If we named buildings by their dominant use, we would call the building the State Capital Museum and not the Lord Mansion. It really only served as someone’s home for its first 16 years before it was donated by the late owner’s family to the state.

south sound trucksClarence Jefferson (C.J.) Lord built the 30-room, Spanish-Colonial villa style mansion in 1923. Like a lot of other significant buildings, it was designed by noted local architect, Joseph Wohleb.

After Lord’s death, his wife and daughter offered the property to the state, but the idea of a museum was not immediately obvious.

state capital museum
Robert Carpenter, museum director in 1963, stands on the Lord Mansion grounds, with a scale model of the first territorial capitol. Photo courtesy: Seattle Public Library Collection.

As explained in “The Seattle Times”:

There was some conjecture in capital city circles that the Lord Mansion might replace the present executive mansion near the state capitol as the residence of Washington’s governors. But this change did not materialize.

For several years a group of Olympia residents felt a need for a historical museum in the state capital.

To that end, a handful of locals got together to form the State Capital Historical Museum Association in 1941. They began to lobby the state government to establish the museum, and in the same year the state made the association the trustee of the property.

state capital museum
Lord Mansion in 1957. Photo courtesy: Washington State Archives.

The decision was seemingly easy for the state. The association members were not asking the state for money; they just wanted access to the mansion that the state had no other use for at the time. So, they took the property off the hands of the state, cared for it, and in 1942 opened the capital city’s first history museum.

The work by the volunteer association to convert the mansion to a museum was dramatic. Again from the “Times:”

From the landing on the grand staircase, hangs a heavy yoke beneath which an ox labored 60 years ago in the forests along Puget Sound.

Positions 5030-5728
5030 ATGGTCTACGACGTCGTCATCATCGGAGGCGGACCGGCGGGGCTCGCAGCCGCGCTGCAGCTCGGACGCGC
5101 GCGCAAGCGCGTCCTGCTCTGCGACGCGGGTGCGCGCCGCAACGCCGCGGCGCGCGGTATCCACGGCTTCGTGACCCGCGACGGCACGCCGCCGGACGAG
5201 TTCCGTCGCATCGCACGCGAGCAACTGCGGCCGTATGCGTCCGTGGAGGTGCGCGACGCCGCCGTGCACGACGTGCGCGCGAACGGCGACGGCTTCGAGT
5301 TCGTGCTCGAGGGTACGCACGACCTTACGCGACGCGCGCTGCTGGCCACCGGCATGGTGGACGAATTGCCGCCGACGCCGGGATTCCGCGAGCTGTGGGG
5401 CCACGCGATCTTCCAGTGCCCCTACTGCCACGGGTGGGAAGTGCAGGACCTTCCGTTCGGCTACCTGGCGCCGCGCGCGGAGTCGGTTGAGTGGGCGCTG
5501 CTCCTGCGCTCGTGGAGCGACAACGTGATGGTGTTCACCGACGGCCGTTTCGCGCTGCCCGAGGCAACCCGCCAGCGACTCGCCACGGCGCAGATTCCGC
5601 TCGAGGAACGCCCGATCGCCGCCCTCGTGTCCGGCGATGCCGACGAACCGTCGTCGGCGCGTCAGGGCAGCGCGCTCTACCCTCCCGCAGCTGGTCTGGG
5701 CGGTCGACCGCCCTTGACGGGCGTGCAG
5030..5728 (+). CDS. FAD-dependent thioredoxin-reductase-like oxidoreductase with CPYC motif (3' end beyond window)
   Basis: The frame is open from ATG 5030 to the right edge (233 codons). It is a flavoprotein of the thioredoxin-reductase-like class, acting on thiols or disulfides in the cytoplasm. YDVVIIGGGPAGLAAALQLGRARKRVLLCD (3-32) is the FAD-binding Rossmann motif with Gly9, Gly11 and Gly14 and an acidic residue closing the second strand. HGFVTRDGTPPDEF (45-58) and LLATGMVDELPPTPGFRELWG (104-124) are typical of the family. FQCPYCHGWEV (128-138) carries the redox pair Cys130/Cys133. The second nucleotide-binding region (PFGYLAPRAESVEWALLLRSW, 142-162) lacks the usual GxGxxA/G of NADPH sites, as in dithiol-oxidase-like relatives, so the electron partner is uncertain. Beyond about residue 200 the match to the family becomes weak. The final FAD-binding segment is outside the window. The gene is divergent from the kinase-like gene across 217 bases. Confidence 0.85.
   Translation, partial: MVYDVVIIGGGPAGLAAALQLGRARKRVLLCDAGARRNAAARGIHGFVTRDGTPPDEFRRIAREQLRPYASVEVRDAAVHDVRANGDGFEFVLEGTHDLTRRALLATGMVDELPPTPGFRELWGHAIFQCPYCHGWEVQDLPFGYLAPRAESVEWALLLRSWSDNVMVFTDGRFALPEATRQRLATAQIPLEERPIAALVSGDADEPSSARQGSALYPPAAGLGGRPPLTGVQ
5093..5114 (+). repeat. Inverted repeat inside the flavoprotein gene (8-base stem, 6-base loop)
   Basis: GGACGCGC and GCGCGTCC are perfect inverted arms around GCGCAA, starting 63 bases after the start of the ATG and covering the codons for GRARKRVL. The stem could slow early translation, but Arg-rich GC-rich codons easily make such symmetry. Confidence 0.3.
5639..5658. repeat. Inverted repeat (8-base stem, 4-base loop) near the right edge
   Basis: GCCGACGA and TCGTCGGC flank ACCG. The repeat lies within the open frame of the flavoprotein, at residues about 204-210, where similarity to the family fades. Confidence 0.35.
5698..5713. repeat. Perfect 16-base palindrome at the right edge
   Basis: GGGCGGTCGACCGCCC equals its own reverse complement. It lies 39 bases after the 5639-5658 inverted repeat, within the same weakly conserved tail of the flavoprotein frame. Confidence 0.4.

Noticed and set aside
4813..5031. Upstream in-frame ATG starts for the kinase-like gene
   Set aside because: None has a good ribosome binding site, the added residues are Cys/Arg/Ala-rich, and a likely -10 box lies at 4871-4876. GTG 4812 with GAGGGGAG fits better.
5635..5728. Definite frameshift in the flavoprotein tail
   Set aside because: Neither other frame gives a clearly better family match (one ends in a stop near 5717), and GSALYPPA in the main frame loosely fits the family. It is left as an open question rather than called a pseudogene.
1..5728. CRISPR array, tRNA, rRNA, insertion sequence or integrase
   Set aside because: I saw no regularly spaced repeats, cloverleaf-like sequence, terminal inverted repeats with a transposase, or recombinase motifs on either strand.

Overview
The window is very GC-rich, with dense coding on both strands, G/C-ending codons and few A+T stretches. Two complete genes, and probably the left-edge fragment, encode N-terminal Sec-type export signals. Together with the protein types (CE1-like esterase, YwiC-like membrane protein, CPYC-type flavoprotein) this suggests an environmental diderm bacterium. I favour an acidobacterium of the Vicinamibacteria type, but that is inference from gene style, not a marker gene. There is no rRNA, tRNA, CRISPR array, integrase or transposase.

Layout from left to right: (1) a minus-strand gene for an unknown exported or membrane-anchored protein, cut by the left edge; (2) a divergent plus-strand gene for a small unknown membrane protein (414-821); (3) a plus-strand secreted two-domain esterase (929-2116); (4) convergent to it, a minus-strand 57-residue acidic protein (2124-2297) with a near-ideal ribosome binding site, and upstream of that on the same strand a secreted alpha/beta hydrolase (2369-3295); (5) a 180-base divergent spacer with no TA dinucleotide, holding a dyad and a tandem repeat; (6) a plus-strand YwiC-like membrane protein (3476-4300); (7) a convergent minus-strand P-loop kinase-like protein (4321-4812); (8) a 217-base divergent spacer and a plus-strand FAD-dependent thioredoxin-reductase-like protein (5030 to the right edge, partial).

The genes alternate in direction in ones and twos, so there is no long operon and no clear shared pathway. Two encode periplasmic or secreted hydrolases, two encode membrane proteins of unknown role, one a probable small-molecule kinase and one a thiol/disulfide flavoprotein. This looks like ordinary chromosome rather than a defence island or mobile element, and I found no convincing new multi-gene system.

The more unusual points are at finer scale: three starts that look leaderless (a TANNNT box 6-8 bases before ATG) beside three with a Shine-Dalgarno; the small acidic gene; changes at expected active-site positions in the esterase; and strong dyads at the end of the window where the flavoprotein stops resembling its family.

In the center of the huge living room a cougar and a stag are frozen — thanks to the art of taxidermists — in mortal combat. The walls of a peaceful sunroom are hung with a formidable display of old-time firearms. Silver and china that once graced the richly-paneled dining room have been replaced by a collection of woven-reed Native American blankets.

Even after the museum had been operating for a couple of decades, the idea of moving the governor’s residence to the Lord Mansion persisted. The concept of making the Lord Mansion the actual governor’s mansion makes sense in that the current governor’s mansion was, in those days, thought to be a temporary solution.

state capital museum
The largest newspaper ever printed, the New York Constellation, on opening day 1942. Photo courtesy: Seattle Public Library Collection.

Though the governor’s mansion has lasted through the decades, it was not included in the 1911 campus plan. It held down the location of an office building, a matching pair to the insurance building just east of the legislative building.

Despite periodic efforts to uproot the museum, it became established both in the South Capitol neighborhood and in the community of local museums; however, over time changes in how the museum was funded and how museums in general presented history caught up with the Lord Mansion.

First, the mansion fell out of local management when the local museum association merged with the Tacoma-based Washington State Historical Society in 1993.

state capital museum
Deer and cougar in mortal combat on opening day 1942. Photo courtesy: Seattle Public Library Collection.

All the while, the Lord Mansion became a less hospitable place for museum managers to display historic artifacts because the 1920s era structure wasn’t built for it. Instead of a drafty mansion, modern museums are more typically climate-controlled buildings that can protect their displays.

In 2014 the museum closed for renovations but would never reopen again. This year instead of throwing the doors open to a museum after repairing wiring, installing new carpet, and completing other flooring work, the state historical society began looking for new tenants.

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